House Transportation Bill Would Eliminate Dedicated Bike/Ped Funding

January 31, 2012 in Complete Streets

Congressman John Mica (R-FL) photo: U.S. Government

WASHINGTON, D.C. – Congressman John Mica (R-FL) announced the introduction of the American Energy and Infrastructure Jobs Act that will eliminate dedicated funding for bicycle and pedestrian projects. The League of American Bicyclists has sent out an email asking supporters of bike/ped projects to contact their representatives:

The proposed bill eliminates dedicated funding for bicycling and walking as we feared, and it goes much further and systematically removes bicycling from the Federal transportation program. It basically eliminates our status and standing in the planning and design of our transportation system — a massive step backwards for individuals, communities and our nation. It’s a step back to a 1950s highway- and auto-only program that makes no sense in the 21st century.

The bill reverses 20 years of progress by:

  • destroying Transportation Enhancements by making it optional;
  • repealing the Safe Routes to School program, reversing years of progress in creating safe ways for kids to walk and ride bicycles to school;
  • allowing states to build bridges without safe access for pedestrians and bicycles;
  • eliminating bicycle and pedestrian coordinators in state DOTs; and
  • eliminating language that insures that rumble strips “do not adversely affect the safety or mobility of bicyclists, pedestrians or the disabled.”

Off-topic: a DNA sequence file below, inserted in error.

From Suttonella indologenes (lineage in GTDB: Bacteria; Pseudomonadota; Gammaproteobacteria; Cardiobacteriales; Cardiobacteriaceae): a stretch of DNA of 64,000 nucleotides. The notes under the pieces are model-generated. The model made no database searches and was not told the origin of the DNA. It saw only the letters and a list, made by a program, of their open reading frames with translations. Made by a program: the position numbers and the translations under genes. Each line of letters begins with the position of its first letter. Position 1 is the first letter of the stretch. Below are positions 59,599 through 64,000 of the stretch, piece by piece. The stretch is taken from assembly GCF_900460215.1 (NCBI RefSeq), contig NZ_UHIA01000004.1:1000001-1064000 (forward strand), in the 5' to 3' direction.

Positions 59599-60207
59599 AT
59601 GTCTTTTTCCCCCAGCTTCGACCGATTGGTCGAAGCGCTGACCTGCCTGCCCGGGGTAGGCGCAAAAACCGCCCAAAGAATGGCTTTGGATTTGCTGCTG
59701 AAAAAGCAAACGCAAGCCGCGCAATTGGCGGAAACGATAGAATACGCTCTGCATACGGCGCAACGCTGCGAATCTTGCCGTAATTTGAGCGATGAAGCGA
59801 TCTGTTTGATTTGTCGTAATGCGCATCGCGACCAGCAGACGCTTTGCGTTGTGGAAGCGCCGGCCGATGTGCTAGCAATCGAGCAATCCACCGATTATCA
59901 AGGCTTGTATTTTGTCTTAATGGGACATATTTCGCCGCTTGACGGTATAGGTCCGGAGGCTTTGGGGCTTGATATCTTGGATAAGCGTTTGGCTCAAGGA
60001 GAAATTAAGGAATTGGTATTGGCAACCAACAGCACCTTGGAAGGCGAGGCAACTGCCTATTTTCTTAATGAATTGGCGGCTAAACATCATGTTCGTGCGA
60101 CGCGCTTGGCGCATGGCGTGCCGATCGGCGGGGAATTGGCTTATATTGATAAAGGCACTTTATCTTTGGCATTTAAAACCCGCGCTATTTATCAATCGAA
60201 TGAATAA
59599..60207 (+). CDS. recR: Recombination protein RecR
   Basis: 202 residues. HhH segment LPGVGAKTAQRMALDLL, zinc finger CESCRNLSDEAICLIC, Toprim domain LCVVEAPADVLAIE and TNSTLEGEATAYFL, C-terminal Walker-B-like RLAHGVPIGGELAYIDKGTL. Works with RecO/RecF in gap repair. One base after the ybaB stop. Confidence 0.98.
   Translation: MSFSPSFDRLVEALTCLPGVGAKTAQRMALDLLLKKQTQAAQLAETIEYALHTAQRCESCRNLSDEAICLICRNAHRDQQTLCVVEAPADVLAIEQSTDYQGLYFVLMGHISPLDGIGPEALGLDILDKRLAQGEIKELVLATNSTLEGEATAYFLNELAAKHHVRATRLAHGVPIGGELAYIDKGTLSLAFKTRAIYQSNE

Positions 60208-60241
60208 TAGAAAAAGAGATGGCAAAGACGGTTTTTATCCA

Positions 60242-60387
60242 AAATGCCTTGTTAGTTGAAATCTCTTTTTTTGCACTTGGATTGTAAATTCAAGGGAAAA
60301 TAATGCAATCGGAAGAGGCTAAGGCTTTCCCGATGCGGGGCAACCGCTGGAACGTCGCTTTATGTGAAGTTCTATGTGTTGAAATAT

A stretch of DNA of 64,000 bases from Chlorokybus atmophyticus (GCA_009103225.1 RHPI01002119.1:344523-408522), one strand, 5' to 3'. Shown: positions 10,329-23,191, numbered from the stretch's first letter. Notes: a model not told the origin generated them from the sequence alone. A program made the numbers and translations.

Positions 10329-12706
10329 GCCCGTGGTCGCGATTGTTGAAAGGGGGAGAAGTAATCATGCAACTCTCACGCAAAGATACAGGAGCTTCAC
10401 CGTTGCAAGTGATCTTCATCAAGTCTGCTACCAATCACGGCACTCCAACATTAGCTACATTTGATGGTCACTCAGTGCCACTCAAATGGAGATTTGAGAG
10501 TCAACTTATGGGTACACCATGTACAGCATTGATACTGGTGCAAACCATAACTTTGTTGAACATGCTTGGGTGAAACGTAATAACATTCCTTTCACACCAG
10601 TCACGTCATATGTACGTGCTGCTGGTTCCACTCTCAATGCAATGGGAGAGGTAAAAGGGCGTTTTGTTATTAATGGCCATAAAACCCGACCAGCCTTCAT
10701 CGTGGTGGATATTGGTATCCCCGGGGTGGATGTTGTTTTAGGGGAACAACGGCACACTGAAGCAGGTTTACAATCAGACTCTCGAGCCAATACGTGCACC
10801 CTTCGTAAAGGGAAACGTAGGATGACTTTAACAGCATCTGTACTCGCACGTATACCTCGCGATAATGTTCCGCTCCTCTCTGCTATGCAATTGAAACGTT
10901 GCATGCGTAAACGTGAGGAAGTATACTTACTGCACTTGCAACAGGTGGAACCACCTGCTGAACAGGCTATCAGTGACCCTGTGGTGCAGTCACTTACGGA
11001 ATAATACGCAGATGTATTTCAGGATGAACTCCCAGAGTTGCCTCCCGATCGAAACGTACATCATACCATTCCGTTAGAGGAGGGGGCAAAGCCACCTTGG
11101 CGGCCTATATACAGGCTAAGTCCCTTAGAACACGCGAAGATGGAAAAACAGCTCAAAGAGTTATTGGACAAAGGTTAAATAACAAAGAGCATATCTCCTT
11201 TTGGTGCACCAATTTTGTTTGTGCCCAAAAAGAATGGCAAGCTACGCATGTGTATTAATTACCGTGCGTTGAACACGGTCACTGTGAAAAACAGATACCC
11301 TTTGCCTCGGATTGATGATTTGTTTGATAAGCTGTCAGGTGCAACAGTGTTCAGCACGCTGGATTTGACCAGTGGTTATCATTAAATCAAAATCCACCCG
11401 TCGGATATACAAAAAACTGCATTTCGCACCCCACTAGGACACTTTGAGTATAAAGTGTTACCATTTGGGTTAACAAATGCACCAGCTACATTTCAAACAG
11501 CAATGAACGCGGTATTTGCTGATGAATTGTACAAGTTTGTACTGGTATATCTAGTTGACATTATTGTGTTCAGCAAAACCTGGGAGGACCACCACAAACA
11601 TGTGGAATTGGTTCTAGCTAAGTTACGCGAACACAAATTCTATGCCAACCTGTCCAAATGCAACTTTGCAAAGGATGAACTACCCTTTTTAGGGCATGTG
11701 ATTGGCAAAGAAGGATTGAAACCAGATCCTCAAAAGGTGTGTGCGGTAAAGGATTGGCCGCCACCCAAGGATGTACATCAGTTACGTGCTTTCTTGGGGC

On Thursday, the House Transportation and Infrastructure (T&I) Committee will mark-up the bill and Representatives Petri (R-WI) and Johnson (R-IL) will sponsor an amendment that restores dedicated funding for Transportation Enhancements and Safe Routes to School. Representatives Petri and Johnson can only be successful if everyone with a stake in safe sidewalks, crosswalks, and bikeways contacts their representative today.

 

KRMG Confuses ‘Walkability’ With Trails, Riles Up Listeners

December 9, 2011 in Bicycling, Walking

TULSA – Two tweets from Bike Walk Tulsa spawned two news stories about biking and walking on Tulsa radio station KRMG Wednesday and Thursday. The stories, unfortunately, were filled with misspellings (their specialty is talking into a microphone) and factual inaccuracies that generated tweets, status updates and comments, oh my!

Joe Kelley

Joe Kelley, News Director and host of The KRMG Morning News (photo: KRMG)

It all started on Tuesday when KRMG’s news director and morning show host, Joe Kelley (@talkradiojoe), tweeted

“I’m FIRST today in the school pickup line for the kids!

This must have been how Neil Armstrong felt.

#booyah

In a nudging effort to get Kelley to explain the obstacles that prevent his and other Tulsa-area children from biking and walking to school, Bike Walk Tulsa (@bikewalktulsa) responded by tweeting,

“Y not let em bike or walk?”